Prevalence and risk factors for diabetes and diabetes-related amputations in American Indians in southern Arizona.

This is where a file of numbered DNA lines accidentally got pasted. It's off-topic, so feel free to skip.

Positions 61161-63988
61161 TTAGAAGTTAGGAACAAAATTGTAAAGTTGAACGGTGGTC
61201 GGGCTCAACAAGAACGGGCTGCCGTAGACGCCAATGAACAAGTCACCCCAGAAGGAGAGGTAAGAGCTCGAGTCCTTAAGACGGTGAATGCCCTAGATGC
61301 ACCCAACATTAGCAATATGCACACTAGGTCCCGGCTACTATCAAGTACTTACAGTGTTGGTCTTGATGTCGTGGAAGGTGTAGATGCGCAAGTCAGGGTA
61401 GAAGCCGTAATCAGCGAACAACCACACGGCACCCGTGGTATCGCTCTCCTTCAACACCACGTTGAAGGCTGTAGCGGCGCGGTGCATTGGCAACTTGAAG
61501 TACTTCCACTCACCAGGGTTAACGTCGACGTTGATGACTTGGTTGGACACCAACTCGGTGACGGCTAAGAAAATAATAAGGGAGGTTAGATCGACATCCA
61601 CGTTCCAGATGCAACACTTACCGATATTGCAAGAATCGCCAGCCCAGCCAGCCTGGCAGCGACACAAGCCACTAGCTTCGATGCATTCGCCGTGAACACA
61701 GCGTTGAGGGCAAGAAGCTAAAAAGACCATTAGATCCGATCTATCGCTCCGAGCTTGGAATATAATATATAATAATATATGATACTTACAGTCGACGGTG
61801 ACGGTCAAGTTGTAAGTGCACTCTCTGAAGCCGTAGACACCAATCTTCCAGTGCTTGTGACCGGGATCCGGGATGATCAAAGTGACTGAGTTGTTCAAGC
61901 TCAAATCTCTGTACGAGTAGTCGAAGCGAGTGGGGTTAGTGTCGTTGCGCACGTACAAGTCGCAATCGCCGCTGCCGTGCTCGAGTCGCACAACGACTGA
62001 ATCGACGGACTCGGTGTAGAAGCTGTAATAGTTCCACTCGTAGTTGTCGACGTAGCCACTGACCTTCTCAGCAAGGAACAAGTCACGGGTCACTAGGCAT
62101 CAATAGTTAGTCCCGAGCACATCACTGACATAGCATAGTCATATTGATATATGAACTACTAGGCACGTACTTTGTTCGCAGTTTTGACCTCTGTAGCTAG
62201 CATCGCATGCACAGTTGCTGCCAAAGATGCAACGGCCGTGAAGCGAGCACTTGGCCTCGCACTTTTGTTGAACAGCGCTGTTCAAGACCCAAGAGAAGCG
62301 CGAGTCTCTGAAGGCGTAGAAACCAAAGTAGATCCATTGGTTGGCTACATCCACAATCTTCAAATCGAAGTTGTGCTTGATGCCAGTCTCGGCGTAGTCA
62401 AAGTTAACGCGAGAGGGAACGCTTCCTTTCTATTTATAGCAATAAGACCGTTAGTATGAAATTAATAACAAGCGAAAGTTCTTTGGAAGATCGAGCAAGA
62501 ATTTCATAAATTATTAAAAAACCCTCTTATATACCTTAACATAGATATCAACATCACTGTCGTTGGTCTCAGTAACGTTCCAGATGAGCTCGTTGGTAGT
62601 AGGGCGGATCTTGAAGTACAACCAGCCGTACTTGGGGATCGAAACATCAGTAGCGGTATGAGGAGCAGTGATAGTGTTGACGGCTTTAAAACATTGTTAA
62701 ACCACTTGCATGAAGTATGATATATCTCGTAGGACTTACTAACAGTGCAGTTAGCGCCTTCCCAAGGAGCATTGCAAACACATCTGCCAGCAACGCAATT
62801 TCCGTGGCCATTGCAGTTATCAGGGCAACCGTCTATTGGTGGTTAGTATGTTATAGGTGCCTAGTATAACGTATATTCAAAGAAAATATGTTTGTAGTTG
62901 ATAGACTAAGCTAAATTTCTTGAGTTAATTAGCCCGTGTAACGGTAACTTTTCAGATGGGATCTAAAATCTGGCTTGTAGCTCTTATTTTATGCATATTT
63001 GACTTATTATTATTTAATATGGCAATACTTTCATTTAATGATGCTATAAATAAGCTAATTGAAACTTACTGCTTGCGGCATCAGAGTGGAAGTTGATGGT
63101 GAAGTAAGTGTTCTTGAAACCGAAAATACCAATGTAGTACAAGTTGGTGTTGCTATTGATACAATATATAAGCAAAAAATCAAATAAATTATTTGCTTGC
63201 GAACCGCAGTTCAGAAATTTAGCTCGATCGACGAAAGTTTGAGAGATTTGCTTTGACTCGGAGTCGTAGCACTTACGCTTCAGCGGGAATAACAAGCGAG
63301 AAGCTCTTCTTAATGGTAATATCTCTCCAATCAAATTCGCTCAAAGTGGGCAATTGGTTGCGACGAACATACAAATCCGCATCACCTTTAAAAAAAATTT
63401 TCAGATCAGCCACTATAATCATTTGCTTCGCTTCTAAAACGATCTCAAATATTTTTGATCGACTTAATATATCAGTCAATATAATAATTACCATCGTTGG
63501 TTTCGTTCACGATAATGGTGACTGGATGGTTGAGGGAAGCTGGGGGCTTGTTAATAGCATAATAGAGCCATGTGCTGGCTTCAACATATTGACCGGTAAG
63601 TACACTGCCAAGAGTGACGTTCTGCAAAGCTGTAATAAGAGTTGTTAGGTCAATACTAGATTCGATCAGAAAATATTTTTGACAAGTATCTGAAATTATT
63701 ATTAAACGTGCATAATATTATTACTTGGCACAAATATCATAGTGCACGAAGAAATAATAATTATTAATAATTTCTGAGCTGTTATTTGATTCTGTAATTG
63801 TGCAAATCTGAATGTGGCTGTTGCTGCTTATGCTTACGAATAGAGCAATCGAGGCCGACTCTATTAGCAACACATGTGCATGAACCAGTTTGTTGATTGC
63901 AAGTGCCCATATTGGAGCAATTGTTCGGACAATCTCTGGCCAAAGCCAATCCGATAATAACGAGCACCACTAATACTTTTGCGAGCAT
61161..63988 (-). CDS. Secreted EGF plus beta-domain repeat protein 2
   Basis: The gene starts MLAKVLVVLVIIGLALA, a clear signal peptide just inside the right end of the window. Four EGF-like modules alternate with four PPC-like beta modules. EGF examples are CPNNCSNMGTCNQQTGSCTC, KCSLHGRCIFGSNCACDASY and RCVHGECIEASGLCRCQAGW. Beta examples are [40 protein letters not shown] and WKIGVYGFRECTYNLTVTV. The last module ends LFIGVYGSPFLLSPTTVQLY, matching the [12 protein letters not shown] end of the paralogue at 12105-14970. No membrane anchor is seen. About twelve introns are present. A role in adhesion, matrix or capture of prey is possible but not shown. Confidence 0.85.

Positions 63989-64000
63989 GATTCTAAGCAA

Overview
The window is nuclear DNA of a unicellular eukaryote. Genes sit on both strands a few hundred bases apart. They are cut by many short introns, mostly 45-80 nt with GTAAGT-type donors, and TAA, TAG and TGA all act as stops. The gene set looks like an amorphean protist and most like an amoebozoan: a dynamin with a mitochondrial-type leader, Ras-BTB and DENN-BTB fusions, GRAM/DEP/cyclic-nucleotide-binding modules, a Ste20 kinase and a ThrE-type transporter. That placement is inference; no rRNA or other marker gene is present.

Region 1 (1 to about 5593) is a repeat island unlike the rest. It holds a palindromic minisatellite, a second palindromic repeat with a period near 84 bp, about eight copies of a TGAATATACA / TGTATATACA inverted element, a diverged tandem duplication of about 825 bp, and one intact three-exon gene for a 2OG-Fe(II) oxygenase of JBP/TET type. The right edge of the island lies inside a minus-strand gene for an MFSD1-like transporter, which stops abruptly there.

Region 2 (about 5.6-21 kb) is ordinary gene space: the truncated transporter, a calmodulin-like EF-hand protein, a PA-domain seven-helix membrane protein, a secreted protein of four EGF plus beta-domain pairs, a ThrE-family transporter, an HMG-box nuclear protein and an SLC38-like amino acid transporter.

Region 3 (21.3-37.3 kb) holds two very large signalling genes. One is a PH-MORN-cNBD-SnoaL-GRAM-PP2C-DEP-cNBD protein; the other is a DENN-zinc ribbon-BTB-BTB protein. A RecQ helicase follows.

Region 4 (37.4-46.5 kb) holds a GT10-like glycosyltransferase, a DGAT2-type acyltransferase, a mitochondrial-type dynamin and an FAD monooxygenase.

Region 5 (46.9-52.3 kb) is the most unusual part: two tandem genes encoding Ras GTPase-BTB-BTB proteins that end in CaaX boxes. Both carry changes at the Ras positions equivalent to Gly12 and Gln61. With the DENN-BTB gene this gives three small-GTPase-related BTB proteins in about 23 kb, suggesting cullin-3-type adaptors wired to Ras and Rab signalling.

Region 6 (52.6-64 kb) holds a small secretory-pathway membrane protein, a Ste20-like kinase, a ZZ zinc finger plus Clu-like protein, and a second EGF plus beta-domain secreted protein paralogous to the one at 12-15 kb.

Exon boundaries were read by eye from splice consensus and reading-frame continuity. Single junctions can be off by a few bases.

OBJECTIVE--To describe the prevalence of NIDDM and LEA using data from a computer-based patient data base. RESEARCH DESIGN AND METHODS--Diabetic patients with and without LEA, and nondiabetic patients were identified by computer search. Charts of diabetic patients were reviewed for confirmation of diagnosis of diabetes and diabetes-related amputation. The diabetic and nondiabetic populations were described, and certain risk factors were identified. RESULTS-The overall prevalence of NIDDM in this tribe in 1985-1986 was 18.3/100 adults (> or = 18 yr of age), whereas the prevalence of LEA/100 adults with NIDDM was 10.3%. Females were 1.3 times as likely to have diagnosed diabetes as males (95% CI 1.2-1.4), and males with diabetes were 1.4 times more likely to have had LEA than females with diabetes (95% CI 1.1-1.9). CONCLUSIONS--Automated health-care delivery data base used for this tribe can be used to maintain surveillance for diabetes and amputations in diabetic patients. Effective programs to prevent complications of diabetes, such as LEA, in this tribe are urgently needed.